Growing up in the Philippines, ensaimada has been a part of our family merienda and even breakfast tradition. My favorite part of having this delicious pastry is the trip to the local panaderia (bakery), I love going to the bakery..the smell, the array of baked goods and pastries display on the glass shelves are simply divine.
The Filipino ensaimada traces its origins to the ensaimada, a traditional yeast bun from Majorca, Spain, made with pork lard and just a hint of sugar on top. It began to appear in local panaderias during the Spanish period when Filipino and Chinese bakers began to make bread via the government’s Royal Bakeshop in Intramuros. Old-timers remember the ensaimada as a flat concoction, not the puffed up muffin-like versions of today. The traditional ensaimada was merely dusted with powdered or granulated sugar, just like the Majorcan version.
The Filipino ensaimada comes in so many dough variations and toppings, I’ve had ensaymada with cheddar cheese, salted egg, a dollop of whipped butter, quezo de bola, macapuno, ube, to name a few, But it’s the traditional ensaimada brushed with butter and sprinkled with sugar that I have always loved. When I think of ensaimadas, I think of cool December mornings and warming up to hot chocolate or luya (ginger tea) and ensaimadas for breakfast. I think of lazy afternoon siestas and waking up to the smell of freshly baked rolls for merienda. I miss the panaderias in the Philippines.
This made me think of baking ensaimada, yes..the sweet memories attached to this pastry made me want to eat one today, at this minute. So, I made one, oh not just one I made 12. I did it, oh the aroma… I’m in heaven!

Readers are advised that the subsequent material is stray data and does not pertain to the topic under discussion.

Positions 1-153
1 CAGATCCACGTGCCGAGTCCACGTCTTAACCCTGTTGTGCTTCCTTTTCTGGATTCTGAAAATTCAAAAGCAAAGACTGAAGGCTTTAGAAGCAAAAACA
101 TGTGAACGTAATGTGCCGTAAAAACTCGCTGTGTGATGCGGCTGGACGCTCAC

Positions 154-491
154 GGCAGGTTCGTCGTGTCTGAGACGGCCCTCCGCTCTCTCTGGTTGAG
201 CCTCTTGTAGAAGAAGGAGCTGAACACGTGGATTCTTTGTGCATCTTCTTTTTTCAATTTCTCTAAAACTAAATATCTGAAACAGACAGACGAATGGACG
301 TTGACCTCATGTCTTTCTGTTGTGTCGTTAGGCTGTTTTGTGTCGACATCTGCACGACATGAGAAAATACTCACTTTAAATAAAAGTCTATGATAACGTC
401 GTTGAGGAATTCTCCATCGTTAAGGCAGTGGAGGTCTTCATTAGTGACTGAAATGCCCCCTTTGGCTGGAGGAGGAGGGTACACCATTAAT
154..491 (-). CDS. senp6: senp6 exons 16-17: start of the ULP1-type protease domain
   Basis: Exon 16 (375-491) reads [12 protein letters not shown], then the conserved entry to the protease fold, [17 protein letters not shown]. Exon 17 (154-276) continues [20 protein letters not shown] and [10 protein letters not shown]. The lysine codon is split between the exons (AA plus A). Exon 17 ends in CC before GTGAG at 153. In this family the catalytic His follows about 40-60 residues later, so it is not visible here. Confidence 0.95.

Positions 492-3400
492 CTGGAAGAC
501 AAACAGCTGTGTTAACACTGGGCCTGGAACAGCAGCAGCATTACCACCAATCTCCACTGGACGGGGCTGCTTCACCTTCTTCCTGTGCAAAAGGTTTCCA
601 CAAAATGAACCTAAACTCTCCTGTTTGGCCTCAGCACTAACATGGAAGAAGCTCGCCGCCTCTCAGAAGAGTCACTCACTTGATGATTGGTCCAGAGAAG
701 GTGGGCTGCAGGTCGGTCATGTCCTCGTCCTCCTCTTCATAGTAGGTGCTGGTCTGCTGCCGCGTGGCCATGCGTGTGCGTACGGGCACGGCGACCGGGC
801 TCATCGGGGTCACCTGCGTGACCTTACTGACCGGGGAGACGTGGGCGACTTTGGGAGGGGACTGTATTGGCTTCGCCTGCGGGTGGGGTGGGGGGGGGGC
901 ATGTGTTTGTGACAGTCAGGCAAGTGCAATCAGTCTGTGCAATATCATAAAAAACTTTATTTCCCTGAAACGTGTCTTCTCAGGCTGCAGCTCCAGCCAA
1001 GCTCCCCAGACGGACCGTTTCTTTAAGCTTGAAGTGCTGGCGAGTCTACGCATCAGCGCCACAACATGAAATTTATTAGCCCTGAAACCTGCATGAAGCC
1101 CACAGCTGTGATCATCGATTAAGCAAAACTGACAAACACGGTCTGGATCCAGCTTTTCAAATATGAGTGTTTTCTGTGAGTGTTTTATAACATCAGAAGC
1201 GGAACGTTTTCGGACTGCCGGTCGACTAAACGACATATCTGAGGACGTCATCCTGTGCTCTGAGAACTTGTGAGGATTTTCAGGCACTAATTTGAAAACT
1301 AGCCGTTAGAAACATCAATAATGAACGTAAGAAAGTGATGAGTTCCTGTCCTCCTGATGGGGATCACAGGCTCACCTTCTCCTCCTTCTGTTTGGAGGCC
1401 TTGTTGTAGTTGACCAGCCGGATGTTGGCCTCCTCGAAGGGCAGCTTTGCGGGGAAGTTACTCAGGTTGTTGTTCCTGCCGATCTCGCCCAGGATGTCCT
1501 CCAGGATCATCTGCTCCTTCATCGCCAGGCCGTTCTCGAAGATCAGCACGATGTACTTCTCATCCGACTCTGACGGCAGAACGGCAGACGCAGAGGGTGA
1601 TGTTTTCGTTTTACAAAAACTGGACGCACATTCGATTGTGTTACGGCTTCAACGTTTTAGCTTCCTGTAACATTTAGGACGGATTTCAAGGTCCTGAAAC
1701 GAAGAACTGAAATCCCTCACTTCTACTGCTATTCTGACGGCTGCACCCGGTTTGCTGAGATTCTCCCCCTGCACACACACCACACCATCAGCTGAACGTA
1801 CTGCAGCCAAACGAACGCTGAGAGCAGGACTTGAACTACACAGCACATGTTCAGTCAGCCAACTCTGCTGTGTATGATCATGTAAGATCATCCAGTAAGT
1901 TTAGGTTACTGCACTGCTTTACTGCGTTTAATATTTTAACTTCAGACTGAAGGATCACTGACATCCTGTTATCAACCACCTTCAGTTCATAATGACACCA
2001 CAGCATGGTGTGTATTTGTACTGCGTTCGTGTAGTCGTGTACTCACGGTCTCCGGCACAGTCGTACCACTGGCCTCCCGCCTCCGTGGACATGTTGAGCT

Recipe adapted from Enriqueta David-Perez’s Recipes of the Philippines, makes 12 rolls
1 packet instant dry yeast
1/4 cup warm water with a temperature between 100 and 110 degrees F
6 tablespoons sugar
4 cups all-purpose flour
1/2 teaspoon salt
3/4 cup butter, at room temperature, plus more melted butter for brushing the rolls
6 egg yolks
1/2 cup evaporated milk
canola oil for greasing a large bowl, baking sheet, and brioche molds
Dissolve yeast in warm water with a temperature anywhere between 100 and 110 degrees F. To proof yeast, add one tablespoon sugar and let stand for 10 minutes. If the mixture doubles in volume then yeast is active. It is very important to make sure that yeast is active. Water that is too hot kills the yeast so make sure that the water temperature is around 100 to 110 degrees F.
Sift flour and salt together twice. Add about 1/2 cup of flour to yeast and set aside.
Place butter and sugar in the bowl of an electric mixer fitted with the paddle attachment. Beat the mixture on medium-high speed until light and fluffy, about 5 minutes. Scrape down the sides and bottom of the bowl. Turn the speed to medium-low, add yolks, one at a time, beating well. Add flour alternately with milk, mixing until well incorporated. Add yeast mixture, beating well.
Replace the paddle with a kneading hook and knead the dough until smooth and elastic. Alternatively, knead the dough by hand on a clean surface dusted with flour until smooth and elastic. Let the dough rest in a bowl greased lightly with canola oil. Cover the bowl with plastic wrap and let the dough rise until double in size, about one to two hours.
Punch the dough and divide into twelve small, equal portions. Roll out each piece to a thin sheet, brush with melted butter, and roll sheet like you would a jelly roll. Coil this into a spiral-shaped bun. Either place the coiled dough flat on greased baking sheets or in greased fluted brioche molds. Set aside to rise until double in size, about an hour. When the dough is almost done, preheat the oven to 350 degrees F.
Bake until the crust turns golden brown. Brush with melted butter and dust with sugar.